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Re: Very partial response...

Posted by Dinah on September 14, 2007, at 9:12:07

In reply to Re: Very partial response... » annierose, posted by girlnterrupted78 on September 14, 2007, at 2:27:37

> Fine. But answer this question: Is it really impossible to find a therapist that doesn't feel comfortable talking and that instead expects her patient to do the job? Is that something impossible? Because what I get from everyone's comments here is that it's simply IMPOSSIBLE that there could be a neglectful, unprepared therapist on the face of earth, and the patient who dares have that impression, is SURELY projecting. There's no other possibility, because every T on this planet is qualified, fair and prepared, the only explanation for any problems is projection of the patient. Sounds as if the T wasn't human to begin with. As if it was an expectation that they had no baggage or were superhuman.

That’s not what I’m getting from people’s comments at all. Of course it’s possible for a therapist to be neglectful and unprepared. I’m sure there are many of them. I think we’re not necessarily seeing that from what you describe. We’re seeing a therapist who is doing things not so differently than many of our therapists. The difference is that our therapists managed to establish a therapeutic relationship with us that was positive. Your therapist hasn’t. It might yet happen or it might not. I’d be inclined to cut losses and move on. My therapist has always said that what you say doesn’t matter if you don’t say it in a way the client can understand and accept. I can understand that you’d like people to see in her what you see in her. And maybe if we were in the room with her, we would. But we’re not in the room with her. I really do understand if you’re upset with our responses though. Sometimes I come here really wanting to have people validate that my therapist has done something terrible (or wonderful) only to discover that others have interpreted things differently.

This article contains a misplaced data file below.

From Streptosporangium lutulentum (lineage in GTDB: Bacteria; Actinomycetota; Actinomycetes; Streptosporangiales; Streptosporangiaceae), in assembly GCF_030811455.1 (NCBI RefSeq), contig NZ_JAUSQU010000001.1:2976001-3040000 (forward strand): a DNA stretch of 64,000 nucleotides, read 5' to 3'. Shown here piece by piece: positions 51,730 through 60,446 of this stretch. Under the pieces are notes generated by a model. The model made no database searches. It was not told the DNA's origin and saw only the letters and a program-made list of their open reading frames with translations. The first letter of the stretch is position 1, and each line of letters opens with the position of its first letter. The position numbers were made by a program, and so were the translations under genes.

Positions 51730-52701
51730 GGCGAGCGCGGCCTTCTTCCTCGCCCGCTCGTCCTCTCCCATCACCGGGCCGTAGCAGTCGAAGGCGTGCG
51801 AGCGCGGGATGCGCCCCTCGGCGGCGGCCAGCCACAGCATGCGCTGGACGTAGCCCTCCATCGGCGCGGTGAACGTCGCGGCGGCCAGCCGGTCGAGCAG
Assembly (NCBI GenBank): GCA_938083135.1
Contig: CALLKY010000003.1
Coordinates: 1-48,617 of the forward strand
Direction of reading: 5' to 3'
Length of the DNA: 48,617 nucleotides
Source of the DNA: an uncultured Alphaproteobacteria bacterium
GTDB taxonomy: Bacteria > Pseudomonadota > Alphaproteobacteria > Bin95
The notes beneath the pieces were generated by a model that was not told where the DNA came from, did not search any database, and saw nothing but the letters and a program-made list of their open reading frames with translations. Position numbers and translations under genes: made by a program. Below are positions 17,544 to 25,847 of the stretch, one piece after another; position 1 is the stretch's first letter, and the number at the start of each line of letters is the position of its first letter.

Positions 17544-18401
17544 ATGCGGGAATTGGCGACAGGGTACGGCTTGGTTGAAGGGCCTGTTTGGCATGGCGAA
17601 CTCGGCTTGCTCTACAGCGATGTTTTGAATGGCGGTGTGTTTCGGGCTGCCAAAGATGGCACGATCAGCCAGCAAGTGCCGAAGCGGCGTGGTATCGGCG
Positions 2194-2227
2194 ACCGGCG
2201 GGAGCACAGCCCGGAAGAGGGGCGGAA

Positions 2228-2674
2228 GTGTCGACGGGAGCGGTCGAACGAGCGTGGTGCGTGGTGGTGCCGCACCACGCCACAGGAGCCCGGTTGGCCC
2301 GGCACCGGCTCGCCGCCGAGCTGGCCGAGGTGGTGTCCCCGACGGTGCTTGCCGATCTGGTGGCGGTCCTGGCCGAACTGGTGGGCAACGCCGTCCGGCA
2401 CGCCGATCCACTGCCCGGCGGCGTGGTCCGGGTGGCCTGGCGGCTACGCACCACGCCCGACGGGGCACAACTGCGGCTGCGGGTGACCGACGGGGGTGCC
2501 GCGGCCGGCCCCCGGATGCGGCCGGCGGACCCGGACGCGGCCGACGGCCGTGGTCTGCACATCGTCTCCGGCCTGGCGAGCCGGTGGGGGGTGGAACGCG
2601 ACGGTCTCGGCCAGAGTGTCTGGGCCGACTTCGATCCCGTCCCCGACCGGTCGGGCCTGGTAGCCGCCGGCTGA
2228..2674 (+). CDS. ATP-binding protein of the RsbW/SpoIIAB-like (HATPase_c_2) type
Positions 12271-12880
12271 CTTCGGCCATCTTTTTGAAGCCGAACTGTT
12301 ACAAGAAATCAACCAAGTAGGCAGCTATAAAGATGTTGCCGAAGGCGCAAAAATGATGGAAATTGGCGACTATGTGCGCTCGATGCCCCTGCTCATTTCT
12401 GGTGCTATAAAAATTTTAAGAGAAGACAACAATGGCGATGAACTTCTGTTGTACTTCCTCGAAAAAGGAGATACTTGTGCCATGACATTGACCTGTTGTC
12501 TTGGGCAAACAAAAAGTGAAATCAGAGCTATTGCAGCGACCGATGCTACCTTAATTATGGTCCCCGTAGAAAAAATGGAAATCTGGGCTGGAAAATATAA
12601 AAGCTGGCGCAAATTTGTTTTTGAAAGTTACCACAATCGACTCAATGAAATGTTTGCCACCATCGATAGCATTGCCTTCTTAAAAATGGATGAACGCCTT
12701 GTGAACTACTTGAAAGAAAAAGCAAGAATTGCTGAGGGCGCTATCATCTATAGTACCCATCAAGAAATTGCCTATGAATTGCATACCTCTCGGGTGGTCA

> For example, she told me (after *I* began a whole session of OPENING UP and speaking on how we feel in therapy)--she confessed she felt afraid that her comments might offend me, so, on many occasions she kept her thoughts to herself. So I think that's a problem of hers. Therapists shouldn't restrain themselves out of fear (I think.)

Here’s an example of something my therapist *has* done many times. He doesn’t do it out of fear. In the early days he would have considered it more important to establish the therapeutic alliance than to speak every thought in his head. He’d have concentrated on a few thoughts he thought would most directly address what brought me to therapy. Even now he doesn’t consider it necessary to tell me everything he thinks. And frankly, I think that’s for the best.

But in a situation such as that you describe, he might have said something about my wanting him to speak openly about how he feels, and then he replied that he felt like he couldn’t speak as openly as he might because he senses I get angry with what he says, and that I got angry at what he said in response to my request to openly share. I might or might not feel he'd captured the moment accurately, and he might or might not have. But he's said that sort of thing to me many times.

> I didn't get a sense that she was acting out of knowledge or therapeutic style, but rather, out of being incapable of doing her part.

See, given the medium of the written word, and a second person account, there’s no way for us to get a sense of that. We’re only hearing her words and actions, and for the most part those sound pretty standard to some schools of therapeutic thought. But it’s possible that she does sound so textbook because she *is* inexperienced. How long has she been doing this?

> I don't know if it's the approach, or if it's her. I honestly don't like her. Can you imagine having to talk to a person you don't really like, and on top of that, having to begin the conversation about YOUR life, with a T you don't like or trust?

IMHO, this is the crux of the matter. I can’t imagine doing therapy with someone I dislike. I wouldn’t do therapy with someone I dislike. I have walked out of therapy for just that reason. Approach aside, research has shown that nothing as important as a good therapeutic relationship. If you don’t have it with her, surely it’s worthwhile finding it with someone else? If you discuss this therapeutic relationship with your next therapist, you could still get many of the benefits you would by staying with her. Less maybe for it not being immediate, but more maybe for your not disliking the person saying it.

> Thanks again for your comments
> GI78

I hope you still feel that way. :)




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